While most of these examples refer to mainstream politicians and their campaign rhetoric, and a lot of the discussion has called for voluntary considerations, it hasn't been that long since we have heard discussions about bringing back the fairness doctrine, or the concept of 'net neutrality.' Criminalizing this kind of behavior can easily set a precedent for expanded restrictions on other types of political speech given a clever lawyer and an activist judge. Restricting media and speech based on subjective preferences is as good as repealing the First Amendment. Perhaps we should tone down the rhetoric, but lets make it a matter of taste and not a matter of law. We have the First Amendment for a reason, and we should keep it.

Taxes and Deficits

Jan 08, 2011

By Matt Bogard

Prior to the financial crisis, deficits were falling drastically, while revenues to the government were on the rise. This goes hand in hand with the marginal tax cuts at the begining of the decade. As the data below shows, supply side economics, or 'trickle down' if you want to use that term, was working up until the financial crisis. The financial crisis represented a huge road block to the road to prosperity on which we were headed.


As the chart below depicts, from 2000-2009, we saw drastic increases in revenues (nearly 30% from 2001-2007) in the face of marginal tax cuts. Any deficit that resulted would have to be attributed to expenditures or outlays, and could not be attributed to cuts in marginal tax rates. As the graph shows, outlays also increased during this period, but even more drastically by 46%!

 


 

As the next graphic shows, early on we saw a fairly rapid increase in the budget deficit from 2002-2003, a tapering off from 2003-2004 and  a rapid decline from 2004-2007, by as much as 61%! This is very impressive given the large amounts of spending increases depicted above. If it were not for the large influx of tax revenues during this period (in the face of marginal tax cuts) the deficit likely would have been on the increase vs. the precipitous fall depicted below.

 

However, on the heals of the financial crisis, going into 2008 & 2009, we start to see declining revenues, and unprecedented increases in spending and the deficit. From 2007 - 2009 we saw an increase in spending by about 28%, and an 88% increase over 2001 levels.  (indicated by the drastic upturn in outlays in the first graph)

But the impacts on the deficit were even more dramatic. From 2008-2009 the deficit increased by 208%!  If you compare to the 2007 low, that is nearly an 800% increase in the deficit in just 3 years!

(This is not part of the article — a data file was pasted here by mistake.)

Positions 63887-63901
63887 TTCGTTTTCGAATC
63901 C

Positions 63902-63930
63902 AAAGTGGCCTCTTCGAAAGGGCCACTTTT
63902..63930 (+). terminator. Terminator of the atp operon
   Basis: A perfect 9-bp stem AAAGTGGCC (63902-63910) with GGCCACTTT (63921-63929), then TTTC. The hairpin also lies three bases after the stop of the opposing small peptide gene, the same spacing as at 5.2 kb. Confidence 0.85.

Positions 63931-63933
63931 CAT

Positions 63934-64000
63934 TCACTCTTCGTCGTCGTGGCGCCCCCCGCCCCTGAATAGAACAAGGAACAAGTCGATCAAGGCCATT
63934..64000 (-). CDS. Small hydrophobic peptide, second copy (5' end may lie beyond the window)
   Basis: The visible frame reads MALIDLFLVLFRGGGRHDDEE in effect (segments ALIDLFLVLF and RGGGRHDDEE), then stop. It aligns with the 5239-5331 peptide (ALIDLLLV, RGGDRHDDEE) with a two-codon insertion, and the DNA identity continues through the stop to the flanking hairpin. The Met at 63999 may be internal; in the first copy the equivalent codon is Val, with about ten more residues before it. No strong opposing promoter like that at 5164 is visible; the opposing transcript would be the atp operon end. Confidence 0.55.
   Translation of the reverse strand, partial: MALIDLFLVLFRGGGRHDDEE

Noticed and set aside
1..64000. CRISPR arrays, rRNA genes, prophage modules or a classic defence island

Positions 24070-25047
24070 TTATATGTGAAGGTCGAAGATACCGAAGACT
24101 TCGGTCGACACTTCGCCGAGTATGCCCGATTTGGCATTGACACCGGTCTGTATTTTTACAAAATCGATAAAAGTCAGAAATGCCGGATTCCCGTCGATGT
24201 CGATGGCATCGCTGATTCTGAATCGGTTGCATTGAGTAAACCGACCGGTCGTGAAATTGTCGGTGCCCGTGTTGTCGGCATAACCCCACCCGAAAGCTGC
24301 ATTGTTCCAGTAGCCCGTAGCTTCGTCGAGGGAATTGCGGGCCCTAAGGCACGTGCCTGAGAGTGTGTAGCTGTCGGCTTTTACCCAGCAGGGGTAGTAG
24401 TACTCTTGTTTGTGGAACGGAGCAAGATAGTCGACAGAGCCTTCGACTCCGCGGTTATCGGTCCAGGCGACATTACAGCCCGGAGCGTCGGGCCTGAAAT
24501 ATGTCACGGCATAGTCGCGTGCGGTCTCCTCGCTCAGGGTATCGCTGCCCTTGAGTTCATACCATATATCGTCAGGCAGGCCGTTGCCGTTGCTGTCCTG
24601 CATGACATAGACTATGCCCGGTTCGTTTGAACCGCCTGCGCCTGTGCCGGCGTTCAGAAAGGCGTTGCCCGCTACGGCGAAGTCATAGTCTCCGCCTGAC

Looking at the data, it appears that the reduction in marginal tax rates in the 2000's did not coincide with the rapid increase in the budget deficit that occurred at the end of the decade, but in fact were in step with the very rapid reduction in the budget deficit through 2007. Most likely the deficit was the result from decreased revenues and increased expenditures associated with the financial crisis, not cuts in marginal tax rates.

The real question becomes what was the cause of the financial crisis? Can we blame 'reckless' tax cuts? (as the data above shows, they were not so reckless afterall).

There is no macroeconomic theory that I am aware of that links tax rates to business cycles. The timing of economic activity can be affected by tax rates, but not in a way that can be linked to booms or recessions. Focusing on the Federal Reserve's social planning of money and interest would be the place to start.

What about the recent extension of tax cuts? Would letting them expire devastate the economy? I'm not sure it would, but I doubt letting them expire would help at all with job growth or with actually lowering the deficit. To support long term investment and job creation, the rates need to be extended permanently or even reduced further.

Data Used: U.S. Budget Historical Tables http://www.whitehouse.gov/omb/budget/fy2009/hist.html (accessed Feb 2, 2009)

    RECEIPTS  OUTLAYS      DEFICIT
2000 ............................................................................... 2,025,198  1,788,957 236,241
2001 ............................................................................... 1,991,142 1,862,906 128,236
2002 ............................................................................... 1,853,149 2,010,907 –157,758
2003 ............................................................................... 1,782,321 2,159,906 –377,585
2004 ............................................................................... 1,880,126 2,292,853 –412,727
2005 ............................................................................... 2,153,625 2,471,971 –318,346
2006 ............................................................................... 2,406,876 2,655,057 –248,181
2007 ............................................................................... 2,568,001 2,728,702 –160,701
2008 ............................................................................... 2,523,999 2,982,554 –458,555
2009 ............................................................................... 2,104,995 3,517,681 –1,412,686